Nuclear Power Plants near Fault Lines and Earthquakes

The 2011Japanese earthquake has many horrors. The loss of life and property was staggering. The damage to the Japanese collective psyche will be felt for years to come. One of the most tragic aspects of the disaster was the failure of the nuclear reactors at the Fukushima Daiichi site north of Tokyo in the wake of the earthquake. The consequences of radiation pollution will still be felt even after all those who remember the earthquake and tsunami are gone.

2011 Earthquake and Tsunami in Japan

Nuclear explosions in Japan

Nuclear Power publications

History of Nuclear Power - Power And The People (2-DVD Set)
History of Nuclear Power - Power And The People (2-DVD Set)

See How The Government Sold People On Atomic Energy In The 1950s And 1960s!These Classic Cold War Era Films Show You The Peaceful Uses The Government Had For Nuclear Power! Before people could become comfortable with the power of the atom the US Government figured they would have to sell them the idea that it could be used for peaceful purposes.

 
Living with Chernobyl - The Future of Nuclear Power
Living with Chernobyl - The Future of Nuclear Power

The world's worst nuclear accident occurred in the former Soviet Union on April 26, 1986. Ukraine's Chernobyl nuclear power plant exploded, sending radioactive debris over a large area of Northern Europe.Dire predictions were made at the time about the consequences of the radioactive fallout. In 2005, to investigate these predictions, journalists Cliff Orloff and Olga Shalygin traveled to the Chernobyl Contamination Zone to talk to survivors still living there.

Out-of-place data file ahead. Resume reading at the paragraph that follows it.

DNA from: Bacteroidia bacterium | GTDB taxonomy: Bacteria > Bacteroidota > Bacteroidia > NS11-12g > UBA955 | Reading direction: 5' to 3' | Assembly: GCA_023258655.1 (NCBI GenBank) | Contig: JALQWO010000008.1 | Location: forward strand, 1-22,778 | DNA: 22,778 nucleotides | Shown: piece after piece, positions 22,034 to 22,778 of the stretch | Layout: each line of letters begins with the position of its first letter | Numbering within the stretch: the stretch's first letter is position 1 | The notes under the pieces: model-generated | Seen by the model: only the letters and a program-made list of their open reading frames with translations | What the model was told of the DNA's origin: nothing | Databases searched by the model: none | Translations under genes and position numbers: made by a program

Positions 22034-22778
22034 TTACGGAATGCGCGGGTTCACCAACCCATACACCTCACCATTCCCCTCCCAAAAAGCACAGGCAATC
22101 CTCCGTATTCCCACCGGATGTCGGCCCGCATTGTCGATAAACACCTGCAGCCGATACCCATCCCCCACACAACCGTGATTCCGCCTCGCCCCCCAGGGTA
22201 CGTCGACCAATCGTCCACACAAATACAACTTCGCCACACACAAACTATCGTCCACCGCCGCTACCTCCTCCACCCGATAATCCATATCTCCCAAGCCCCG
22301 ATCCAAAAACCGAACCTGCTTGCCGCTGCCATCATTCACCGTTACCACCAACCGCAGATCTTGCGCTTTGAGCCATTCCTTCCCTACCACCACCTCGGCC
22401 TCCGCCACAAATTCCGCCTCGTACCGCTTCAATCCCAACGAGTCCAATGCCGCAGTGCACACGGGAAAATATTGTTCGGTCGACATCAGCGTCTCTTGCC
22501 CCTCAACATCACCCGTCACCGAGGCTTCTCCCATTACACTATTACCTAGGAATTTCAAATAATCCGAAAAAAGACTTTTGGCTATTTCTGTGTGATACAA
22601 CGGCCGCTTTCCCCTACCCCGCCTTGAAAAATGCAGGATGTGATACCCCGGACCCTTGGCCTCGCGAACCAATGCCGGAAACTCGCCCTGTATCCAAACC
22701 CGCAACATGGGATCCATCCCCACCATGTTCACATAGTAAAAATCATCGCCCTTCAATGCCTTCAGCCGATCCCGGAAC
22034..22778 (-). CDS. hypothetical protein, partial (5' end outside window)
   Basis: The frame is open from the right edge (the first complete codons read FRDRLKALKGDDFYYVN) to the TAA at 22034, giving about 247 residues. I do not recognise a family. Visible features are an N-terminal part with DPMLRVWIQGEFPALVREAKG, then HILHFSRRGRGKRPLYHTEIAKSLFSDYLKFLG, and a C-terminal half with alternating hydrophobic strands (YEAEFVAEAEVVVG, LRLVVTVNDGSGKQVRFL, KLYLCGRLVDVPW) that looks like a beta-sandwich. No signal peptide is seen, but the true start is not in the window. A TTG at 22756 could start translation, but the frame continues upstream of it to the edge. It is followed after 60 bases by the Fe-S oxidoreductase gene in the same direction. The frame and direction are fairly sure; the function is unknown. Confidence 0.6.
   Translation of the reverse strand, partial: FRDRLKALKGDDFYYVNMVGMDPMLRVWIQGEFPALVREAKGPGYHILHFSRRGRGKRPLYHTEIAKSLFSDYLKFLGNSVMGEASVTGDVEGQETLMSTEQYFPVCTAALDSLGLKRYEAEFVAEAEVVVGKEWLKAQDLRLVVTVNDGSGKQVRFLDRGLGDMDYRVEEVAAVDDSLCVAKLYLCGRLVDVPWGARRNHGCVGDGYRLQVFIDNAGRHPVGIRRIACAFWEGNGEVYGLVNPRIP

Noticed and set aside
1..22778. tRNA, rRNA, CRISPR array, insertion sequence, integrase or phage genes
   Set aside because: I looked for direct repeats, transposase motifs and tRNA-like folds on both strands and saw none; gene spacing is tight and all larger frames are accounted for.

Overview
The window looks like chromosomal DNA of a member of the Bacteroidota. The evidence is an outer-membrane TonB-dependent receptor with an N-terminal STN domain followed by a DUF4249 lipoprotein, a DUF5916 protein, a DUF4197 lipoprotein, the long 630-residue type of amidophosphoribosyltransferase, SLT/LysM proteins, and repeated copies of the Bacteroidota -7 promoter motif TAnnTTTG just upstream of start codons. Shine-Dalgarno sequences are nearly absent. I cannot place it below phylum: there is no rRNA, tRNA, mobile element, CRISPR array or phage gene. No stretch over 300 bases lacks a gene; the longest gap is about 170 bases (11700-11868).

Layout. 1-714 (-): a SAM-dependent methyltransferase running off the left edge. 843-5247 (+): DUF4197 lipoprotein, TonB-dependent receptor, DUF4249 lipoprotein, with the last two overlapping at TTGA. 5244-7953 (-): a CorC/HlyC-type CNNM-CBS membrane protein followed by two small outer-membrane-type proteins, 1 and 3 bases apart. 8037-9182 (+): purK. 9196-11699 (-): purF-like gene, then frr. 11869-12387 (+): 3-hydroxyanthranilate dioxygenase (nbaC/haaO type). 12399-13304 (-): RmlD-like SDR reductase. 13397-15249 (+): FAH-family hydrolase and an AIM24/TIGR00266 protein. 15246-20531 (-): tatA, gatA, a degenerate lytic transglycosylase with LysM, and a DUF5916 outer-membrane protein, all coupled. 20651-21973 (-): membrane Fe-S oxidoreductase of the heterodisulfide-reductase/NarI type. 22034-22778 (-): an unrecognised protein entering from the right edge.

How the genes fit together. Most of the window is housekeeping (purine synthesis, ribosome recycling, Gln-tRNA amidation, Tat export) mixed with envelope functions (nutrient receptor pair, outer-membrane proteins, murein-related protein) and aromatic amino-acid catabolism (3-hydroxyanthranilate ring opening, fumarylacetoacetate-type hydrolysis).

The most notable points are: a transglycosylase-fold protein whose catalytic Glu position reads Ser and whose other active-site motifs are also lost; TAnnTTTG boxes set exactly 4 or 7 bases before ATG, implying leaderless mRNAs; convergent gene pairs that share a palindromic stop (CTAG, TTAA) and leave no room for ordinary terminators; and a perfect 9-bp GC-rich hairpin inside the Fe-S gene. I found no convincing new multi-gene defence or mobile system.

Peter Schwartz and Ralph Cavanaugh: Nuclear Power, Climate Change and the Next 10,000 Years
Peter Schwartz and Ralph Cavanaugh: Nuclear Power, Climate Change and the Next 10,000 Years

Peter Schwartz and Ralph Cavanaugh debate the pros and cons of nuclear power's role in confronting the issue of global climate change. See both sides of the nuclear debate. Pleae remember that Amazon.com's standard return policy will apply as this is recorded media.

 

Nuclear Power in Major Cities

The debate about nuclear power is still raging across the world with many compelling reasons for and against. The arguments for or against are often only considered in the light of economic and ‘ordinary’ safety issues. There are many movies and TV shows demonstrating a nuclear “melt-down” or explosion in popular culture. In terms of historical events, places like Hiroshima, Nagasaki, certain South Pacific Atolls and other testing sites in the US and Australia and of course Chernobyl are all contaminated by nuclear radiation. There are many political groups against the use of nuclear power and many governments against the proliferation of nuclear weaponry. The war(s) in Iraq and the ‘weapons of mass destruction’ issue springs to mind.

While nuclear power can be made safe (and generally is) under ordinary circumstances, the recent disaster events in Japan demonstrate that it cannot always be made safe when a natural disaster occurs. The globe seems to be experiencing many natural disaster events of late (the tsunami in Aceh in Indonesia, Haiti, bush-fires in Victoria and Western Australia, the Queensland Floods, and the Christchurch Earthquake just to name a few).

Japanese Tsunami path of Destruction

Source

Facts about Nuclear Power

The world population keeps increasing at monumental rates resulting in increased pressure on scarce resources. One resource is power.